Speedboat killer Jack Shepherd says he will not fight his extradition from Georgia to the UK where he has been given a six year sentence for manslaughter
Speedboat killer Jack Shepherd is unlikely to fight his extradition from Georgia and could return to the UK as early next week, his lawyer has said.
A judge in the Georgian capital of Tbilisi has granted the UK’s formal request to extradite the 31-year-old, who was convicted in absentia for the death of Charlotte Brown in London in December 2015.
The pair had been on a first date when they were thrown from Shepherd’s speedboat and into the Thames river. They were not wearing lifejackets and both had been drinking.
Shepherd was rescued but 24-year-old Brown died.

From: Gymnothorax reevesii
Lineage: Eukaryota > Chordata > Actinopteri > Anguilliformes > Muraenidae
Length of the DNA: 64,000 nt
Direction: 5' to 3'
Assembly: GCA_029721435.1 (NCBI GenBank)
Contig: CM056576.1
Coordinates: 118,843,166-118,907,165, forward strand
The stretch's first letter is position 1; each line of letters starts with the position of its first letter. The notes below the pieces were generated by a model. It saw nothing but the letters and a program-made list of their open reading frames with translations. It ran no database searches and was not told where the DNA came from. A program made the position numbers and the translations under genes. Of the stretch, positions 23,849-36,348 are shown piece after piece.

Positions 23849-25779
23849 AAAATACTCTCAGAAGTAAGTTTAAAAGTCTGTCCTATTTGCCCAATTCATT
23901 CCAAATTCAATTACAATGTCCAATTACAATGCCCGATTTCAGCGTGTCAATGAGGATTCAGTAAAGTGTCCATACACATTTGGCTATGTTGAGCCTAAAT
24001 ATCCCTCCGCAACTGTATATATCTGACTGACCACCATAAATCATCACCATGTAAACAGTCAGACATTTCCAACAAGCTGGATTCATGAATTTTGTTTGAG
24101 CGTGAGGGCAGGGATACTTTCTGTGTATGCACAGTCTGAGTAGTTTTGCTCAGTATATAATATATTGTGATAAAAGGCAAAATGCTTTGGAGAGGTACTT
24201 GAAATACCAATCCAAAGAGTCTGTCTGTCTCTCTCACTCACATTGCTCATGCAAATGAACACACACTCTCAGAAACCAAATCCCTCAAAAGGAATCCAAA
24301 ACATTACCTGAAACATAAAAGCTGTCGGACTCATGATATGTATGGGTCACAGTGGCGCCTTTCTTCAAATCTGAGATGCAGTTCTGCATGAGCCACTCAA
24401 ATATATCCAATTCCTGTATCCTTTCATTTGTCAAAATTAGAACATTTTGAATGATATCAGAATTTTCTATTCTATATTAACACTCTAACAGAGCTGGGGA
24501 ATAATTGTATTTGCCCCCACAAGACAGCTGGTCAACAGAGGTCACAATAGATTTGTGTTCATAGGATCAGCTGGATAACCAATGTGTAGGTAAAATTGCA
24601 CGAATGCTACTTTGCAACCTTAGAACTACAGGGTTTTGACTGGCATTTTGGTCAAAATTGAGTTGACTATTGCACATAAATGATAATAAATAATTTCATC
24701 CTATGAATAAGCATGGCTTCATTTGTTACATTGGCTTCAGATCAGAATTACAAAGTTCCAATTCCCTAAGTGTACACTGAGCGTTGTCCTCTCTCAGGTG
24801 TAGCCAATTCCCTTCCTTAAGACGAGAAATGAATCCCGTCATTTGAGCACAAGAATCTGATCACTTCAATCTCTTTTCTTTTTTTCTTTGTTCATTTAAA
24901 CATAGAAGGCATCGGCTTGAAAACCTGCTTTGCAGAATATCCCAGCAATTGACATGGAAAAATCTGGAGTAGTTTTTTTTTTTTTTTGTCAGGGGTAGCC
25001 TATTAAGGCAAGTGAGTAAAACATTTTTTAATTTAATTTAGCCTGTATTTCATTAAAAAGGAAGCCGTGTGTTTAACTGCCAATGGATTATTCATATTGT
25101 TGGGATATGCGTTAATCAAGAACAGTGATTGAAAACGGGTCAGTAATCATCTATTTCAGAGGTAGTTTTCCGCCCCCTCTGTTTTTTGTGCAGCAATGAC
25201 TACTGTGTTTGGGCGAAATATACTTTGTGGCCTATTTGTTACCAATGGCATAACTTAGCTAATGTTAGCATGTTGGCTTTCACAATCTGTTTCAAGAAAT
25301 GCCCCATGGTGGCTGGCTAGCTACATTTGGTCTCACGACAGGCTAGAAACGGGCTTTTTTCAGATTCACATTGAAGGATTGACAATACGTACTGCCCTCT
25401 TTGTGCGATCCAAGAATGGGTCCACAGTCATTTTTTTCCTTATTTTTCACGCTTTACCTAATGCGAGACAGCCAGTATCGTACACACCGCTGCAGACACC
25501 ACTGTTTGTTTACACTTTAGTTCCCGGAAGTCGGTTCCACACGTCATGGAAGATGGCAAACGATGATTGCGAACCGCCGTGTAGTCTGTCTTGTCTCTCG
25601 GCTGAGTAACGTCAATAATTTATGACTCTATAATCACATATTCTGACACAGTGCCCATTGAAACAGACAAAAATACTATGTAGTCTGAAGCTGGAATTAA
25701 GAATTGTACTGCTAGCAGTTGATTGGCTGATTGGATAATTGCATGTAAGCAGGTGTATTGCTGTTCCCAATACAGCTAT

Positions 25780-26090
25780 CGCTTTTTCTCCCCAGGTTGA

The former web designer fled the UK shortly before being found guilty and sentenced to six years in prison at the Old Bailey court in London.
He handed himself into authorities in Georgia in January but gave an interview to Georgian media protesting his innocence saying it had been an accident and Brown had been driving at the time.
His lawyer, Tariel Kakabadze, told AFP that Shepherd "has accepted the prosecutor's request to extradite him and will most likely be transferred to Britain next week".
But another lawyer, Mariam Kublashvili told Georgian TV station Rustavi-2 he would only return if he felt his safety could be guaranteed.
She said Shepherd feared for his safety in the UK because of “the attitude of the British media and public he truly does not feel himself to be human".